From the beginning of civilization, the need for public interconnecting roads became evident for the speediness of communication and national defense. With the creation of advanced technology, paved roads combined with other tactics created the most proficient roadways to better serve travelers. Sometimes these roads are shortcut to hell which takes away life.
Some roads have been around for centuries whereas others are known for their specific engineering characteristics. From longest to busiest to deadliest, here are the most remarkable roadways ever built.
Known as the fastest highway in the world, the German Autobahn is a motorway specifically for cars. Bicycles, mopeds, pedestrians or any other means of transportation that is unable to go faster than 38 mph, or 60 kph, are prohibited from entering.
As the nationally coordinated motorway for Germany, it is called Bundesautobahn (BAB), which translates to the federal way for cars. Although 52 percent of BAB doesn’t have a speed limit, it is recommended to travel at a limit of 81 mph, or 130 kph. Other areas of the German motorway are subject to driving conditions.15 percent have speed limits depending on weather or traffic conditions.
Due to the high speeds of most of the vehicles traveling on the autobahn, it is illegal to stop unnecessarily on the motorway and this includes running out of fuel.
James Dalton Highway (Alaska)
The James Dalton Highway is a 414 mile gravel road. It heads straight north from the Livengood turnoff of the Elliott Highway, through arctic tundra to the farthest north reaches of Alaska. Alyeska built the 360 mile haul road, now known as the Dalton Highway, from the Yukon River to Prudhoe Bay, for $150 million to supply the oil facilities on the North Slope. The pipeline bridge across the 1,875 mile Yukon River is the only span across that river in Alaska.
It is still the main supply route for the Prudhoe Bay oilfields, and you will be sharing the road with large tractor trailers. Windshields and headlights are easy targets of flying rocks. Most rental companies will not allow you to drive their cars on the Dalton. Trucks speeding along the slippery gravel track kick up thick clouds of dust or mud, reducing visibility to absolute zero; potholes take a heavy toll on cars and services, gas, and repairs are practically nonexistent.
The Big Dig
Boston’s Big Dig was an idea estimated to cost $2.8 billion in 1985 and substantially soared to $14.8 billion, making it the most expensive highway project ever undertaken in history.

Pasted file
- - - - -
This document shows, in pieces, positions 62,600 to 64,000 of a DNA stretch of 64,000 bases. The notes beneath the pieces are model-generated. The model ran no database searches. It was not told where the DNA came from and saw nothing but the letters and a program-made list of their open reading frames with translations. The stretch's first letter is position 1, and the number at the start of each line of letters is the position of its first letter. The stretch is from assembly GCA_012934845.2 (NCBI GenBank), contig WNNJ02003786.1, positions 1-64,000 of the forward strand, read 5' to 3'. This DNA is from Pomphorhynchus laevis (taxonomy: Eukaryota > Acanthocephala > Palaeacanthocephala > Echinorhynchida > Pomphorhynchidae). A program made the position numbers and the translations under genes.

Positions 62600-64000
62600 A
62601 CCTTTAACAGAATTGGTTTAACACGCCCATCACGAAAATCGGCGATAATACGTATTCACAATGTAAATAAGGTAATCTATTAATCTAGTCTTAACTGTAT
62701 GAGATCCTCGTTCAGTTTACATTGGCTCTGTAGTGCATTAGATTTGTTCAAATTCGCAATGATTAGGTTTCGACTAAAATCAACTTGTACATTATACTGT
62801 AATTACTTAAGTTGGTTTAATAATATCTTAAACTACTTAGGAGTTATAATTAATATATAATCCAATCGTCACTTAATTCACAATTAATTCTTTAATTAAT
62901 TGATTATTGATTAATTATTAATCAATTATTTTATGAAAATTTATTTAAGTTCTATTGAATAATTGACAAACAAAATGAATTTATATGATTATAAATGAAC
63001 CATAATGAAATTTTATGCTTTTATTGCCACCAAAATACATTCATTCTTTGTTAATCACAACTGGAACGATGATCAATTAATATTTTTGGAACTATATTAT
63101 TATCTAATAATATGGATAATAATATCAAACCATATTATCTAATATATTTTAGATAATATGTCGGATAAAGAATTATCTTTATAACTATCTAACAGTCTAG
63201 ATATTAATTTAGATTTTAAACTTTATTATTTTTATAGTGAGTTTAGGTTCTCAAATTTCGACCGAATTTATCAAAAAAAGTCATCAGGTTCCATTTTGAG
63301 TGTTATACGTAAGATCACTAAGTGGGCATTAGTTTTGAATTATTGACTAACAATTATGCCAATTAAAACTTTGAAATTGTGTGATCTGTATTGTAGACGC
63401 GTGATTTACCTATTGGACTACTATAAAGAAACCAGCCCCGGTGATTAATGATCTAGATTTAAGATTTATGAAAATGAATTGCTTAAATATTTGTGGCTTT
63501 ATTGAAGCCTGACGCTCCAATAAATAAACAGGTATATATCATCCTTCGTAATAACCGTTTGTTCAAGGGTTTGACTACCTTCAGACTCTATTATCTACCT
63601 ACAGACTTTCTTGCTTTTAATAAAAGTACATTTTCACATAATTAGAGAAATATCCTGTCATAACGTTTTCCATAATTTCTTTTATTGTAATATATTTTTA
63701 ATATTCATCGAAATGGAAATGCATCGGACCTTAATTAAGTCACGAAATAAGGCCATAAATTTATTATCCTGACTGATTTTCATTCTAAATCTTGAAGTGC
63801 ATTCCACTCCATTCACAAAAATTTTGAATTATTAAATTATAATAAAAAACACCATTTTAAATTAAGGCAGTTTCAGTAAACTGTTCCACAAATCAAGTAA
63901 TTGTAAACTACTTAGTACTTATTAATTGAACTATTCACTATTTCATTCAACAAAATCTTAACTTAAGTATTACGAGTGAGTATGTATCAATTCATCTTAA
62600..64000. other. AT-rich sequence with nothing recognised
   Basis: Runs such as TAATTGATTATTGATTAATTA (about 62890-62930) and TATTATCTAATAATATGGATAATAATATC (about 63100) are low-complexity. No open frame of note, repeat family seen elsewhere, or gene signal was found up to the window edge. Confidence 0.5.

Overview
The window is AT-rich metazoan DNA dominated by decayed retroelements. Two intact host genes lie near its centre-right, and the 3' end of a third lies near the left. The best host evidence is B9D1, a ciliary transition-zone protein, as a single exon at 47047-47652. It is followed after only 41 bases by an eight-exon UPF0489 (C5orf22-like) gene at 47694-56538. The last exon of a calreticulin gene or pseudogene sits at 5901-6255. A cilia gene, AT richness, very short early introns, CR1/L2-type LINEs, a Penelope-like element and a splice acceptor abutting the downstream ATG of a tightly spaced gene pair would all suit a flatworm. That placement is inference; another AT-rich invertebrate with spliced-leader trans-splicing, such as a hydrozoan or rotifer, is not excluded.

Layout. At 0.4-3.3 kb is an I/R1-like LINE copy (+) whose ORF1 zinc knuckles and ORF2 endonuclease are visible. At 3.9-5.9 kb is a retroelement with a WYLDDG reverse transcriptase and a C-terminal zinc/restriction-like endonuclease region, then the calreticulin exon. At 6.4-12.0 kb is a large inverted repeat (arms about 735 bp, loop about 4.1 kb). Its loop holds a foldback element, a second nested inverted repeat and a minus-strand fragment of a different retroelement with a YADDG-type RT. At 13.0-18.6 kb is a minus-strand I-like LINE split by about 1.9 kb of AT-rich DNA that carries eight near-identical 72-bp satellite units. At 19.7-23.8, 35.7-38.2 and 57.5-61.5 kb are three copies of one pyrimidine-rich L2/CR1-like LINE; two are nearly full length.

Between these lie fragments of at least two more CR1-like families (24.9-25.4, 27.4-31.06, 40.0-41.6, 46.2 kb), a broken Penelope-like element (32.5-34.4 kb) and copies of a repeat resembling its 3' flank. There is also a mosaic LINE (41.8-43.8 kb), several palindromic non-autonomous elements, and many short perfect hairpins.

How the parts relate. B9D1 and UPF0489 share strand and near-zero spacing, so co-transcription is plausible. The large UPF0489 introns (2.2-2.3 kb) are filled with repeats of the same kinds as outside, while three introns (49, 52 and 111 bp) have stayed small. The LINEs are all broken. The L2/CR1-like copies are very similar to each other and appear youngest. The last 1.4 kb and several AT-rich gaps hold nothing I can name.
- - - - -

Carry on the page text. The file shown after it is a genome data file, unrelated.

Beginning in 1991, construction for the Big Dig led to the fatal injuries of four workers and death of a motorist from the collapse of a concrete panel. The expressway system was completed in 2007.
Less than 50 miles long and barely ten feet wide, Bolivia’s Yungas Road kills an estimated 200 to 300 travelers each year.
Traveling along the Andes Mountain, the road leads from the city of La Pez to the Yungas region and was deemed the most dangerous road in the world by the Inter American Development Bank in 1995.
Since 1923, plans were in the making of building a highway from Alaska to Chile.The Pan American Highway is the long est highway system covering roughly 16,000 miles. It runs through 16 countries, including the U.S., Mexico, Canada, Costa Rica and Peru.
Highway 401, also known as the Macdonald Cartier Freeway, is the busiest highway in North America with 420,000 vehicles visiting some parts of the highway daily.
Since its completion in the 1960s, the highway serves travelers in the southern, central and eastern parts of Ontario, Canada.
The Katy Freeway
With 26 lanes in certain parts, the Katy Freeway, or Interstate 10, is the widest highway in the world. It serves more than 219,000 vehicles daily. Originally constructed in the 1960s, Interstate 10 expands across a 23 mile stretch from its intersection with Interstate 610 to the city of Katy in Texas.
The Karakoram Highway
The Karakoram Highway is the highest paved highway in the world at 16,000 feet and running through three mountain regions: the Himalayas, Karakorams, and Pamirs. The Indus River also runs through some parts of the road.
Extending 500 miles, the highway connects the Xinjiang region of China with Islamabad, the capital of Pakistan. In 1963, Pakistan and China signed a borders agreement to construct a road that would mutually benefit the two countries. In 1986, the Karakoram Highway officially opened to travelers and connected China with central Asian countries.
Hong Kong’s Tuen Mun Road
Hong Kong’s Tuen Mun Road is known for its high volume of accidents with the culprit bei ng a ghost. Built in 1977 to connect China regions Tuen Mon and Tsuen Wan, the high speed roadway is believed by some to be haunted by ghosts causing accidents.
The Guoliang Tunnel
In China’s Taihang Mountains, there is a 4,000 feet long road called the Guoliang Tunnel that was built by the villagers themselves.
In 1972, 13 villagers began the project to carve a road along the side of a mountain in order to link their village to the outside world. On May 1, 1977, the road was opened for travelers.